INSURING YOUR ART  

     Many homeowners make the assumption that their art collection is covered under their homeowner’s policy. Some of these collectors may be shocked to learn that certain homeowner policies specifically exclude fine art items. In many cases, there is a limit on the coverage of individual pieces of art. Such limits can be under $1000. With this reality in mind, every individual who owns even a small collection of fine art should review their policy.
     Individuals with art collections should have a fine arts insurance policy not only because of adequate financial coverage but also because homeowners policies generally will not cover broken or lost items, provide worldwide coverage, and have limitations on transportation and off-site storage.
    There are basically two types of fine arts insurance coverages: scheduled and blanket. With scheduled policies, each item is individually listed on the policy for a stated insured amount. Insurers usually require an appraisal or a recent invoice if an item's value. Blanket policies are policies that allow a collector to obtain coverage of items without specifically itemizing the objects. Most blanket policies will include a maximum limit per item. While insured art is covered in the event of theft, fire or water damage or damage caused during transit, a policy will not pay for gradual deterioration, such as fading or cracking caused by natural or artificial light.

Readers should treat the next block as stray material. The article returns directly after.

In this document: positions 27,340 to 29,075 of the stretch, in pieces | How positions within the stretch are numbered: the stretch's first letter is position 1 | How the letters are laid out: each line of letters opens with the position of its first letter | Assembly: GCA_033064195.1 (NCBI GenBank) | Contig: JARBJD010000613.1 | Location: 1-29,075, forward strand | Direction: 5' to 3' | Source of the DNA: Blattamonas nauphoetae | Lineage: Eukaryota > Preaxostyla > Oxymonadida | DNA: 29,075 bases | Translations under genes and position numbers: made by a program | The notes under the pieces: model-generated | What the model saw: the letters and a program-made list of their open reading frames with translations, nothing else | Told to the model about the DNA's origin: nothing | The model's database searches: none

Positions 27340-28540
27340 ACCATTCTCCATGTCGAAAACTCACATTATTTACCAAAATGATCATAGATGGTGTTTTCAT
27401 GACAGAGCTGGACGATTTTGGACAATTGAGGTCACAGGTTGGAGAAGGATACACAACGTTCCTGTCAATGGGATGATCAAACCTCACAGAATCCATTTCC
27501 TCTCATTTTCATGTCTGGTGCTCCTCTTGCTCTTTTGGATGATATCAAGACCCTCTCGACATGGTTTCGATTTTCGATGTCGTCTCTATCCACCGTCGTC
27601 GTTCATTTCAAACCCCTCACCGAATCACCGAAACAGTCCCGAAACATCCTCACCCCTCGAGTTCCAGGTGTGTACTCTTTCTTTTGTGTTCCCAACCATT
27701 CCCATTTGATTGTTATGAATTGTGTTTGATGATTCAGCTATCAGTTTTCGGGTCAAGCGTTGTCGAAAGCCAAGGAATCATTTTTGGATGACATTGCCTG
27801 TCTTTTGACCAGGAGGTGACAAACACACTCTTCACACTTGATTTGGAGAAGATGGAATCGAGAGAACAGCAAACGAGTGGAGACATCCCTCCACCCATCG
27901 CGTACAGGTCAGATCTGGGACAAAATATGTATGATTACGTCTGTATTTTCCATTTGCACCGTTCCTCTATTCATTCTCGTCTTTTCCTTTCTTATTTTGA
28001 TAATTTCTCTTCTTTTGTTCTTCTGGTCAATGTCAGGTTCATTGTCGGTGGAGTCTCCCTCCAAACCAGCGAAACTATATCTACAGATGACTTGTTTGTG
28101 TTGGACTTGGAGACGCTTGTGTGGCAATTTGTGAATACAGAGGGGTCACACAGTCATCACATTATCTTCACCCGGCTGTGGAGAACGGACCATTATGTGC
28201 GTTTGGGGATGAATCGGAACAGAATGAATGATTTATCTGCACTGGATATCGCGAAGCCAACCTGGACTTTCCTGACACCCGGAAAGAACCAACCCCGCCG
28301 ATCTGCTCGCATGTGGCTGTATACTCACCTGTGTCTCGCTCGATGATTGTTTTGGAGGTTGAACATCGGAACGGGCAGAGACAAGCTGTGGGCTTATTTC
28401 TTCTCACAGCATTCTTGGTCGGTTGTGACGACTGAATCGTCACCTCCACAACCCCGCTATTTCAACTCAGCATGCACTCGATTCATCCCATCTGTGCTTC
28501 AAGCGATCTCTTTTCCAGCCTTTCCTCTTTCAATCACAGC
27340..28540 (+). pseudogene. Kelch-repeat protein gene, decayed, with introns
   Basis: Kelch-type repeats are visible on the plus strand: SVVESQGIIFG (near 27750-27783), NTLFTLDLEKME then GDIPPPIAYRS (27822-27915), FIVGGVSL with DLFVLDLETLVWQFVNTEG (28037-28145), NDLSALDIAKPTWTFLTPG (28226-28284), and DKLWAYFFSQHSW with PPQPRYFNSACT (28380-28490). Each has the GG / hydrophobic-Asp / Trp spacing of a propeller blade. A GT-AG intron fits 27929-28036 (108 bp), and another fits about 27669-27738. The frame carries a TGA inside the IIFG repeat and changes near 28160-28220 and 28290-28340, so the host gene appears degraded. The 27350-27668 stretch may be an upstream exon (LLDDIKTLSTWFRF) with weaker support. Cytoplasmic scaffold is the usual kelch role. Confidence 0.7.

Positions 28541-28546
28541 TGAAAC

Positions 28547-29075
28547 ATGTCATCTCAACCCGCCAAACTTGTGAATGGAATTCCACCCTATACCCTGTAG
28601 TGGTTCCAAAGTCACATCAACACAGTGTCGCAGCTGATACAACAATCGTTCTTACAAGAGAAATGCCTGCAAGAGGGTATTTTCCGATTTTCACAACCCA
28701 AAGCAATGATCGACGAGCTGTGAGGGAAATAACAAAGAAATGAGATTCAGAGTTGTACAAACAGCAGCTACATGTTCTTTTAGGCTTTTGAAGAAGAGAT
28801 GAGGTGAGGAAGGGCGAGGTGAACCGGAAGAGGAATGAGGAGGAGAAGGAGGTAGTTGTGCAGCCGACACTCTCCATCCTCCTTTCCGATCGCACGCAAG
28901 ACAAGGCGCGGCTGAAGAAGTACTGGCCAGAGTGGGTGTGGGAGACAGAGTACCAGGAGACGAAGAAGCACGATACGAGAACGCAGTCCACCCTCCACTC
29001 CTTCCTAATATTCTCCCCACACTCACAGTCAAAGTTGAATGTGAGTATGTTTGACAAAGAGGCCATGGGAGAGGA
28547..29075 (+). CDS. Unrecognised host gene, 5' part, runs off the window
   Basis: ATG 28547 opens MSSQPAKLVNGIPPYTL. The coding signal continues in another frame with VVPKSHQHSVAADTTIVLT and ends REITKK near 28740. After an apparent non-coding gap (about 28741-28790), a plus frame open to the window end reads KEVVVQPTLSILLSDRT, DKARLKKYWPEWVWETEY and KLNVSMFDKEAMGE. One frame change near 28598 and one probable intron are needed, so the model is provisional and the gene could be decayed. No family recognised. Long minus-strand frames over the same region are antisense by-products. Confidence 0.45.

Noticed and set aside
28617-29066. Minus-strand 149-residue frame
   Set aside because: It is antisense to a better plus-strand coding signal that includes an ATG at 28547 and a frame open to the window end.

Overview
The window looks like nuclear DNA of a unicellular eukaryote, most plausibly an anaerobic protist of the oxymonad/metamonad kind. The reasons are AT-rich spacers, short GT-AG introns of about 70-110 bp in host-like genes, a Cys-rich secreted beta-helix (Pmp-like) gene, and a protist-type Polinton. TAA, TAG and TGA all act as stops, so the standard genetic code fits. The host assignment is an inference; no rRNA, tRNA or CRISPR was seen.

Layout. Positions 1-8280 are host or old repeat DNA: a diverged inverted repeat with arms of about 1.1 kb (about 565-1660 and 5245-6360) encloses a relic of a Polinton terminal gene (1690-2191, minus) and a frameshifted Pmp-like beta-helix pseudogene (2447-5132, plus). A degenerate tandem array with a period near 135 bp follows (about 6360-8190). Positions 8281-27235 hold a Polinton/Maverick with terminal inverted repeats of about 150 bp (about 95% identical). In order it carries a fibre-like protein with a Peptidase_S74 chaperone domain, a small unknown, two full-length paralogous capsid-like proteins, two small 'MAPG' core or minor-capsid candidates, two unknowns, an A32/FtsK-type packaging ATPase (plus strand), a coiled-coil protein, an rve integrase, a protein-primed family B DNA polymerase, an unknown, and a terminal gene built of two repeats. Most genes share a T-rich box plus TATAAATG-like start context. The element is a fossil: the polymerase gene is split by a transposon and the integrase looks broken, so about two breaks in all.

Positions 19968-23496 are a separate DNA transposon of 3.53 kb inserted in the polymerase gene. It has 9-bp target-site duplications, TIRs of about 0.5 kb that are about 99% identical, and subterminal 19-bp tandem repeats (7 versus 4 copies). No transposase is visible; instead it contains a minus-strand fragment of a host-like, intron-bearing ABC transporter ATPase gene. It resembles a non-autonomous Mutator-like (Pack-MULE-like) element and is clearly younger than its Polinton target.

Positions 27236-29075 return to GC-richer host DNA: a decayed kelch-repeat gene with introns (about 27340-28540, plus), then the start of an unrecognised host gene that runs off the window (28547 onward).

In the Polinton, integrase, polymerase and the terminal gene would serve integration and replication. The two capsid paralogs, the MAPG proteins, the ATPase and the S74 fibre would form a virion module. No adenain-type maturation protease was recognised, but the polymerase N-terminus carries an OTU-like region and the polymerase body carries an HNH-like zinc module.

Like all insurance policy the cost depends on the value of the potential loss. Thus, a current appraisal is necessary, and usually required by most insurers. For insurance purposes, the type of appraisal needed for that purpose is a replacement value appraisal. (See Types of Appraisals) This appraisal values the art for the highest amount. Although this also will increase the insurance premiums, but it insures full coverage. Whether your appraiser offers the service or you do it yourself, it is always beneficial to have a picture of your fine art items. This is particularly useful if the item is stolen.
     The cost of fine art insurance is fairly in line with homeowner’s insurance. However, premium cost can vary significantly, and one usually finds the best insurance values with companies that specialize in fine art insurance.

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TIP
-- For art owners who are covered by a blanket should still retain an itemized list of their art. An easy way to do this is to photograph every piece and include information about the work on the back of the photograph. Digital photograph is best since you also have a digital record of the work --